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Dr Oz: High-fiber diet aids weight loss and cancer, 5 easy stress relief tips

Dr. Oz details the health mistake 90% of Americans make: High-fiber diet fuels weight loss and prevents cancer
Screengrab from Fox TV

Dr. Mehmet Oz said a high-fiber diet and stress relief can enhance weight loss and prevent cancer on the Sept. 2 episode of the Dr. Oz Show. Dr. Oz said 90 percent of Americans don't get enough fiber, calling this the biggest health mistake we're all making.

Dr. Oz said a high-fiber diet promotes weight loss and can prevent heart disease and cancer. "Fiber will not only help you lose weight, but could protect you against heart disease and colon cancer," said Dr. Oz. "It's so stunning to me that 90 percent of us aren't doing this right."

A high-fiber diet also prevents diabetes, encourages healthy bowel movements and lowers "bad" cholesterol, according to the Mayo Clinic. Dr. Oz said the average woman consumes only about 14 grams of fiber a day, but should get at least 25 grams daily, while men should shoot for at least 30 grams.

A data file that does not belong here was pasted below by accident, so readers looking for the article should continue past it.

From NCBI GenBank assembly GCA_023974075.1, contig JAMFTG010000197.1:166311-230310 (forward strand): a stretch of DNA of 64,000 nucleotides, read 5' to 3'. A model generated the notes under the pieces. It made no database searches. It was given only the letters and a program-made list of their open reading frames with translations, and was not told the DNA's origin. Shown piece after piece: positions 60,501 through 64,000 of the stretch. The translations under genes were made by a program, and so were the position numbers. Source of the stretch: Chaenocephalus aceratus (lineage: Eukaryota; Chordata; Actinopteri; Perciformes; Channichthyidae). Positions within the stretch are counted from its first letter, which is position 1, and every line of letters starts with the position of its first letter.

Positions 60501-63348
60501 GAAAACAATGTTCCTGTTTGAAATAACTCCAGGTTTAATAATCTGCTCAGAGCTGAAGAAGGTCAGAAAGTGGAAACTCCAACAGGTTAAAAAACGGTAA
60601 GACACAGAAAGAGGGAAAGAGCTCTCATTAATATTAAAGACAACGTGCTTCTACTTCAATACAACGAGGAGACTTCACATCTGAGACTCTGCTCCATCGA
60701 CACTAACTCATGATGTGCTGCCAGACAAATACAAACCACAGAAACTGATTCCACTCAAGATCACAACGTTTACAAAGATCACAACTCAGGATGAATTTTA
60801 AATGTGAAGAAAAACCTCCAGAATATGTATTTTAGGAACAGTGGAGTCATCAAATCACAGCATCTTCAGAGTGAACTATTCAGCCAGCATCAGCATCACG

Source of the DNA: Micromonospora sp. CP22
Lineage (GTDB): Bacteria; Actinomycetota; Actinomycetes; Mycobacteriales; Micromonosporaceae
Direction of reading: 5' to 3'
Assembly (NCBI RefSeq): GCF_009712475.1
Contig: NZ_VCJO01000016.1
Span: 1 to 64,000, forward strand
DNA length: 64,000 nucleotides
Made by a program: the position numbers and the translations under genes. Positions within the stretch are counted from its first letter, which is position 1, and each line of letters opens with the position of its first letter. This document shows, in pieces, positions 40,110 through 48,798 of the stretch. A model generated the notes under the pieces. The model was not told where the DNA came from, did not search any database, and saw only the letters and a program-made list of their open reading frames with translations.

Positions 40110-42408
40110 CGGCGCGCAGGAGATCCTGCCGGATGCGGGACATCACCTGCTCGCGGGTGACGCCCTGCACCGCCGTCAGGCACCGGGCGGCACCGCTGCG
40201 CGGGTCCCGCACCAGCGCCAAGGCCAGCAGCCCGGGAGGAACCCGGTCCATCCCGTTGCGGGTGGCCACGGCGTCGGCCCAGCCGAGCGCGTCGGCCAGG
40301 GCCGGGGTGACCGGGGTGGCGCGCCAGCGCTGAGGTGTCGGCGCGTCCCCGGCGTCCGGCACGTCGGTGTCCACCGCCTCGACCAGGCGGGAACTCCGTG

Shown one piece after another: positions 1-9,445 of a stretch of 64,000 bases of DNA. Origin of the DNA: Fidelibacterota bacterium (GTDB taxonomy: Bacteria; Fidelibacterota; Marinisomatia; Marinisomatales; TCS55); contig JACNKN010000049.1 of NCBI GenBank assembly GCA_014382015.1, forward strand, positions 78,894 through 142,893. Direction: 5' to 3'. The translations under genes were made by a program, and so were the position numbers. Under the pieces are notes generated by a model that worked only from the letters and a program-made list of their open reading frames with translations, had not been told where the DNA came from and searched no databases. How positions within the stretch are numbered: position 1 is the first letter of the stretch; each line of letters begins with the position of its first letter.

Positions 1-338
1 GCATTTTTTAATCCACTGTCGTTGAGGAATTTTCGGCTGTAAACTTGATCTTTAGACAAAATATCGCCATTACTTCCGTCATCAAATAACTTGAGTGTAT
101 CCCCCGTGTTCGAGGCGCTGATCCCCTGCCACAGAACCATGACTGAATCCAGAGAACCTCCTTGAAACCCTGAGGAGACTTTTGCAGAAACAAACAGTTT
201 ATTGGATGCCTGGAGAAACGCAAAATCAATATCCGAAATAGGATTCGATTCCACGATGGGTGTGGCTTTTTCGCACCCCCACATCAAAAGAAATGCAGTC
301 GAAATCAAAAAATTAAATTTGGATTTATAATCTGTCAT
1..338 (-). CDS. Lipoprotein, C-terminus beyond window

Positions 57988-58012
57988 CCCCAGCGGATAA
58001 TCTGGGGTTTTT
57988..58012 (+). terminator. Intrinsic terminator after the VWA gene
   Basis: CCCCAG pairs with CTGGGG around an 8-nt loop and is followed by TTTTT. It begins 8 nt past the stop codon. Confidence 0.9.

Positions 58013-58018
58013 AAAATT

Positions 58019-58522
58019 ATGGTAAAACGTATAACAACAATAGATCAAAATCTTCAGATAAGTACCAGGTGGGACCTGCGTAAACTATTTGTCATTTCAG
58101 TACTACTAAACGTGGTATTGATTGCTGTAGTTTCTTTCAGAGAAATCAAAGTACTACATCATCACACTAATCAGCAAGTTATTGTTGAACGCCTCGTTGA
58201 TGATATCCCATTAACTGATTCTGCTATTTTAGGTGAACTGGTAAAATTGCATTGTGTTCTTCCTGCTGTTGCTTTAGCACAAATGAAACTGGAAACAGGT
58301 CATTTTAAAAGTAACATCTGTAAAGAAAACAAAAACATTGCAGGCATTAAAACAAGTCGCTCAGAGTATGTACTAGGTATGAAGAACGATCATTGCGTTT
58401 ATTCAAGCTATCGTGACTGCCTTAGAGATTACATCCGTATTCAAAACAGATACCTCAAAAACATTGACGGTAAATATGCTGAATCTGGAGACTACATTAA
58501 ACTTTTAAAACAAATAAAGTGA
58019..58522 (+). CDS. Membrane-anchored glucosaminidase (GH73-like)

While fiber supplements are good, Dr. Oz said the best way to get fiber is through the foods we eat. He said vegetables and fruits, grains, beans, nuts and seeds are excellent sources of fiber. Dr. Oz specifically singled out raspberries, artichokes and quinoa for their high-fiber content.

5 Simple Stress Relievers

On a separate segment, Dr. Oz discussed five easy stress-relief techniques with stress management expert Neil Shah, author of "The 10-Step Stress Solution."

Shah said stress can lead to weight gain, insomnia, heart attacks, and a weakened immune system. While most people think of stress as an emotional condition, it can have a catastrophic impact on your physical health. Shah said 5 simple lifestyle changes can dramatically reduce stress.

One is to limit alcohol consumption. Alcohol is a depressant that will end up making you feel worse. Another way to reduce stress is to limit caffeine intake. Too much caffeine stimulates your nervous system, causing erratic heartbeats and jitters. A better option is calming herbal tea or 100 percent cocoa (without sugar), as research shows pure cocoa is the highest endorphin-producing food in the world.

Numerous studies show exercise is an excellent stress reliever. Dr. Oz said you don't have to go to a gym or work out vigorously to alleviate stress. A simple five- or 10-minute walk will do the trick. A fourth stress relief tip is to eat foods high in vitamin C such as prunes and oranges, as they'll boost your mood and your immune system.

Finally, a proven stress relief technique is getting enough sleep. Inadequate sleep not only contributes to low moods, but exacerbates your reaction to stress, said Dr. Oz. Make an effort to get at least six to seven hours of sleep a night, he suggested.

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